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Officials: US Preparing New Sanctions for Iran Missile Program


FILE - A general view shows the nuclear-powered aircraft carrier USS Harry S. Truman at an undisclosed position in the Mediterranean Sea.
FILE - A general view shows the nuclear-powered aircraft carrier USS Harry S. Truman at an undisclosed position in the Mediterranean Sea.

U.S. officials say the Treasury Department is preparing to levy new sanctions on a group of Iranians and companies in other countries connected with Iran's ballistic missile program.

The Wall Street Journal, which first reported the planned move, said the sanctions will likely be formally announced this week and include about 12 people and companies in Iran, Hong Kong and the United Arab Emirates.

The sanctions would call on U.S. banks to freeze the assets of those on the list and bar individuals and companies in the U.S. from doing business with them, according to the Journal.

Iran test-fired missiles in October and November. The U.S. and France said the October launch violated a U.N. Security Council resolution banning Iranian development of a ballistic missile. Iran rejected the allegations, saying the sanctions only applied to missiles capable of carrying a nuclear warhead and that their missiles had no such capability.

U.S. experts said the only purpose of the missile would be to deliver a nuclear warhead.

"We've been looking for some time at options for additional actions related to Iran's ballistic missile program based on our continued concerns about its activities, including the October 10th launch," an Obama administration official said. "We are considering various aspects related to additional designations, as well as evolving diplomatic work that is consistent with our national security interests."

Deal violation

Iran has warned that imposing new sanctions would be a violation of the nuclear agreement the country signed in July with the United States, Britain, China, France, Russia and Germany.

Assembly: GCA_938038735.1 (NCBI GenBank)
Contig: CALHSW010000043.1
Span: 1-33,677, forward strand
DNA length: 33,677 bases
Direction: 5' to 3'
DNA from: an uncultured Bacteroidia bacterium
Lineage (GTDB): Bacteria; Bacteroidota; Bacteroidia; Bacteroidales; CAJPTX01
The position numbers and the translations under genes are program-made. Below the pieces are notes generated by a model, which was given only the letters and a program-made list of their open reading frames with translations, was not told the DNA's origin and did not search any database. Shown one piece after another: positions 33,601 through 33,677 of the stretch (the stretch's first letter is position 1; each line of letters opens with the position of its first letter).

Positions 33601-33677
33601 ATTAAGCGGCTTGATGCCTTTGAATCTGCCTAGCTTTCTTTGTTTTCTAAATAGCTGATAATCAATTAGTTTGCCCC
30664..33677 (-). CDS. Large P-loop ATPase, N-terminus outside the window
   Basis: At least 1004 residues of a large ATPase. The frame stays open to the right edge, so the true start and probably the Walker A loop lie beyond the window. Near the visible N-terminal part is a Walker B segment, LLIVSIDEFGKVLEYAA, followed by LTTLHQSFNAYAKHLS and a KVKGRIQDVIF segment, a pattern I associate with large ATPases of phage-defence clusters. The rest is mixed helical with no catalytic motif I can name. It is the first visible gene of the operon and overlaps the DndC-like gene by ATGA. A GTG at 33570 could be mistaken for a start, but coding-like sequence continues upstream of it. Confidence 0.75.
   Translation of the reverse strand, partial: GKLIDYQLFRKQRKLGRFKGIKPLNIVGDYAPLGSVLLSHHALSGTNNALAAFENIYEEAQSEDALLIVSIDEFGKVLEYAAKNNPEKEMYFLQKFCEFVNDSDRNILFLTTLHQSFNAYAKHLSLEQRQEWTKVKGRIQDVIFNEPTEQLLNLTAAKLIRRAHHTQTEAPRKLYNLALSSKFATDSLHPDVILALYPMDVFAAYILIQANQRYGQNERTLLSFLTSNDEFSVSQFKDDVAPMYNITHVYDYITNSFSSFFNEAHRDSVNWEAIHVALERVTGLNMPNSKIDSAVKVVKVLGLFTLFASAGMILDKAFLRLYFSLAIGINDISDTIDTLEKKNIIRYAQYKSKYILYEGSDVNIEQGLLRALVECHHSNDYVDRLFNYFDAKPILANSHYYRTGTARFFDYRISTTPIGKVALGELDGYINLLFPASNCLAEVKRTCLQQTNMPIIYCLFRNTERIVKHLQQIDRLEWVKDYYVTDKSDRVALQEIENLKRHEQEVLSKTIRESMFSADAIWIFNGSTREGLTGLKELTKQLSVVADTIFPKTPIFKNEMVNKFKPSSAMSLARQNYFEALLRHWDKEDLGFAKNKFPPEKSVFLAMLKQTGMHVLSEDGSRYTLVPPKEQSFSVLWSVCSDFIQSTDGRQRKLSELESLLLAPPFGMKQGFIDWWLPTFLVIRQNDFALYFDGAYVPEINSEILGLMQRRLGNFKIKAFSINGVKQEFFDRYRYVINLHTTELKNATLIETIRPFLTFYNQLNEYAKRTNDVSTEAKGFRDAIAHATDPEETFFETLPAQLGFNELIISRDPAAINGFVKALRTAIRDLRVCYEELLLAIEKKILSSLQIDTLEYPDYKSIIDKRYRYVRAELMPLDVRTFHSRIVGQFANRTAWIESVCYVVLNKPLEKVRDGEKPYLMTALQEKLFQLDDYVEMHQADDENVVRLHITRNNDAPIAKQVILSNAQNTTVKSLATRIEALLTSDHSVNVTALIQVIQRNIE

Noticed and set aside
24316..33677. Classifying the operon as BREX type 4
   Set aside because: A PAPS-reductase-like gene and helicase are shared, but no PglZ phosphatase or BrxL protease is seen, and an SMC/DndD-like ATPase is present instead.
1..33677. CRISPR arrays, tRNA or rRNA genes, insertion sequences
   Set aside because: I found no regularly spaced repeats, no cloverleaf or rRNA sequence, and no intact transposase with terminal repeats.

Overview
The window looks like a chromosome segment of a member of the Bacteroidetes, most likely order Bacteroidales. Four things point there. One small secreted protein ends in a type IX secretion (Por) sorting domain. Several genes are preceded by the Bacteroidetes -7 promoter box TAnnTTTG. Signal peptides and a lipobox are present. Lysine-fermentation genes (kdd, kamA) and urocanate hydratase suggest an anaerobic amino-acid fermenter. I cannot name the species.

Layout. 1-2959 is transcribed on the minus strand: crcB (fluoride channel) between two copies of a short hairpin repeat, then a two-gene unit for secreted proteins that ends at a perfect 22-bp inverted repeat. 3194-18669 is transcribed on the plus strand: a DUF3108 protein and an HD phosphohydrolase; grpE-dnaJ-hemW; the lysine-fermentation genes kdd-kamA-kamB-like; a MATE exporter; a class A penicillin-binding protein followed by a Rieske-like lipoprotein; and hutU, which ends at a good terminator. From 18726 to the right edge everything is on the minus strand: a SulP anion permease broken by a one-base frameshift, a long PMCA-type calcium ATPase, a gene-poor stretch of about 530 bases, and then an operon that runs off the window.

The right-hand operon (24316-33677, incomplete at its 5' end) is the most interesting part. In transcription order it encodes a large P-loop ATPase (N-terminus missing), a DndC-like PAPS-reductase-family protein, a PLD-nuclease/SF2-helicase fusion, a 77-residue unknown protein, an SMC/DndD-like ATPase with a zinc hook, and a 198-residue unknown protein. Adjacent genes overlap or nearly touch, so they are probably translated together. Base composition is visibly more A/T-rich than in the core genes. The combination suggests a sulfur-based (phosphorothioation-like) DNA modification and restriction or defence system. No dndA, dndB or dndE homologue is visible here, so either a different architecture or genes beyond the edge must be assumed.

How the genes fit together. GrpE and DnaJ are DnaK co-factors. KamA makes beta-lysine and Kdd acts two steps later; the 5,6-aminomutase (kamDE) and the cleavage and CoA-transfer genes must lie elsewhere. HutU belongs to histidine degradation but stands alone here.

Under that deal, Iran is curbing its nuclear activity in response to allegations it was working on nuclear weapons, and in return will get relief from sanctions that have badly hurt its economy. Those sanctions can be lifted once the U.N.'s nuclear watchdog certifies Iran has taken its required steps, including reducing its stockpile of enriched uranium and the number of centrifuges it has installed.

Iran has long denied its nuclear program had any military dimension.

Also Wednesday, the United States accused Iran of conducting a "highly provocative" missile test last week near an American aircraft carrier passing through international shipping lanes in the Strait of Hormuz.

U.S. military officials said missiles launched Saturday passed within 1,500 meters of the aircraft carrier USS Harry S. Truman. The officials, who spoke to Western media under condition of anonymity, said Iran's navy gave a radio announcement less than an hour before firing the missiles, telling ships to steer clear of the area.

Several other vessels were in the area, including the destroyer USS Buckley, a French frigate and merchant ships.

None of the missiles were fired at any of the ships, which did not need to take any evasive actions.

"While most interactions between Iranian forces and the U.S. Navy are professional, safe and routine, this event was not and runs contrary to efforts to ensure freedom of navigation and maritime safety in the global commons," U.S. Central Command spokesman Kyle Raines said in an emailed statement to Reuters.

The strategic Persian Gulf waterway, which sees nearly a third of all oil traded by sea pass through it, has been the scene of past confrontations between the U.S. and Iran, including a one-day naval battle in 1988.

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